Learning objectives Explore the concept of privacy and health information Examine the 3 privacy laws which affect Victorians, and their interaction Identify the aims of the Health Records Act, who is covered by it, and key terms Discuss how the Health Records Act applies to minors and deceased individuals Describe the Health Privacy Principles included in the Health Records Act Discuss the Health Services Commission complaints process
Key Elements Health Privacy Principles (HPPs) - applicable to public and private sectors Right of access to personal health information in the private sector - Breen v Williams
Privacy for Victorians Victorian : Health Records Act 2001 (the Act) Information Privacy Act 2000 - applies to all personal information (except health information) that is collected or held by – the Victorian public sector; and organisations funded by the public sector. Commonwealth: Privacy Act 1988 - extended to private sector from 21 December 2001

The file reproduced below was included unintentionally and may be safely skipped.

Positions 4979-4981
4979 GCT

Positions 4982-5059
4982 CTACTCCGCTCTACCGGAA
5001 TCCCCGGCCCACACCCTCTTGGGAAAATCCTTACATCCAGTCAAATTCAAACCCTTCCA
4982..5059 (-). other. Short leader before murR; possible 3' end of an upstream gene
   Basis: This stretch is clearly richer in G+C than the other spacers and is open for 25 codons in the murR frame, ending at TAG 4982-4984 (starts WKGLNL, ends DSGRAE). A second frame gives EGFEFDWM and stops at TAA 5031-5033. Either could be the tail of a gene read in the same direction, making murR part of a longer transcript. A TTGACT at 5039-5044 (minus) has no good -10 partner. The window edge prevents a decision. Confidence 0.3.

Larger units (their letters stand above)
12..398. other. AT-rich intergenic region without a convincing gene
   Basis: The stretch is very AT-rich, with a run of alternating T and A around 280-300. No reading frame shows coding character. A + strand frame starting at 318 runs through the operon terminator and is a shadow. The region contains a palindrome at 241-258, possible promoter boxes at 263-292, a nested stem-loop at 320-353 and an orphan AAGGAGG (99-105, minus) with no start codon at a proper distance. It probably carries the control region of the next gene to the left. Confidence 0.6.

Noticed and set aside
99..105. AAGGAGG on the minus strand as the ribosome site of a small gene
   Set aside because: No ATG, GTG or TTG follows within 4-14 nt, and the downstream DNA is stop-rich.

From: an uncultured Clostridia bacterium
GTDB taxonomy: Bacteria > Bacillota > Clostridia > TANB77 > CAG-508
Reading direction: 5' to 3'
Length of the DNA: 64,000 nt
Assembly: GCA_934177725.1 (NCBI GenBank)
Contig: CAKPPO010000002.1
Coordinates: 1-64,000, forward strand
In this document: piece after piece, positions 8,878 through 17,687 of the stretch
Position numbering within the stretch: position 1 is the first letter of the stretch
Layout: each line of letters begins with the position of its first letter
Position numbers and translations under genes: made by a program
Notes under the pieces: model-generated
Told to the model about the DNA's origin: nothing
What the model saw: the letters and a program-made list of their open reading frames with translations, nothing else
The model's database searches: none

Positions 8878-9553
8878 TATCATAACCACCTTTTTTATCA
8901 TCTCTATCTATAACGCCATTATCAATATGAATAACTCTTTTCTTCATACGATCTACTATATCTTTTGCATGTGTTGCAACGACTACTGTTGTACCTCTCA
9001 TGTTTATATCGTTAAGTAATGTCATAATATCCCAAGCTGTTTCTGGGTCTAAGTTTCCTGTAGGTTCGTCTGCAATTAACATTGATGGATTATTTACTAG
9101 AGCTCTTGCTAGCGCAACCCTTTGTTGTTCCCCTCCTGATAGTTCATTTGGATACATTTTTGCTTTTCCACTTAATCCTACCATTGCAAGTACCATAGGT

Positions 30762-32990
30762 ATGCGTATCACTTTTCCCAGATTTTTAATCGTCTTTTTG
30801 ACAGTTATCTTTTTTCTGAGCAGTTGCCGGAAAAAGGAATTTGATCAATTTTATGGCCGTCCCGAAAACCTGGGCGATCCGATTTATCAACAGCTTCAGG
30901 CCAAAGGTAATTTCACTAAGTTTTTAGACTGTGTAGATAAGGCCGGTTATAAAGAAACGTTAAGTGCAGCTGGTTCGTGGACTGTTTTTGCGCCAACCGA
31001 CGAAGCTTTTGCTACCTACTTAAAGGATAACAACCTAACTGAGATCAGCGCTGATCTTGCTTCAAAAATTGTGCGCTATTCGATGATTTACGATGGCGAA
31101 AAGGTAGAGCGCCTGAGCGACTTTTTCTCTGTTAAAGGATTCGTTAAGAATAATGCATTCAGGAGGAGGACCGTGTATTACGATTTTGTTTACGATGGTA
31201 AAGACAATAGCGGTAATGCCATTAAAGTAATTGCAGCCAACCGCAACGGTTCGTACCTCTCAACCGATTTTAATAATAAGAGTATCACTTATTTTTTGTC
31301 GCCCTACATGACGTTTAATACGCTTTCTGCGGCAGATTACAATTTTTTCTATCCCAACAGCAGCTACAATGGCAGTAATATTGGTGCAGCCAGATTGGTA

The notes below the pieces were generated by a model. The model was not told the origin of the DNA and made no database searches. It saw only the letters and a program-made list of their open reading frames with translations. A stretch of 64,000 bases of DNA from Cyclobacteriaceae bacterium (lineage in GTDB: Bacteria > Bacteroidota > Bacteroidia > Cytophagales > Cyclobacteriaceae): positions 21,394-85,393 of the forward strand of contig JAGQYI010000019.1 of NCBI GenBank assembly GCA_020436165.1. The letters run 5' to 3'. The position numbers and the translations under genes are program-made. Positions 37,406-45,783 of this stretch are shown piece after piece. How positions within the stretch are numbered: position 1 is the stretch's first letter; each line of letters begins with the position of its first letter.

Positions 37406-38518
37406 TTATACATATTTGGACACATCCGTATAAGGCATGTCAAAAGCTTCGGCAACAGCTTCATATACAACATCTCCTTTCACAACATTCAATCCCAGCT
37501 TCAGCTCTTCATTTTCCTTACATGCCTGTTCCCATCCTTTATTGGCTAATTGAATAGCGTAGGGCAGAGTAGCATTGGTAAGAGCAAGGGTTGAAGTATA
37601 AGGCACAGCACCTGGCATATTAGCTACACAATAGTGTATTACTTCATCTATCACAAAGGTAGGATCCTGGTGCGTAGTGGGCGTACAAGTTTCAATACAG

Three important aspects of Privacy: 1.Confidentiality 2.Data protection 3.Consumer choice
Objects of the Act (s.6) To ensure responsible handling of health information To balance public interest in protecting privacy with public interest in legitimate use of information To enhance ability of individuals to be informed about their health care To promote provision of quality health services
Who is covered by the Act? Most organisations hold health information about individuals The Act covers: health service providers; any other person/organisation that collects/handles personal health information. (e.g. schools, employers) Health service providers are subject to additional standards reflecting their special relationship with consumers.
Health Service Providers are those who engage in: an activity to assess, maintain or improve an individual’s health; an activity to diagnose and treat illness, injury or disability; providing disability, aged or palliative care services (includes physical and intellectual disability services, nursing homes and hostels); dispensing of medication on prescription (pharmacists).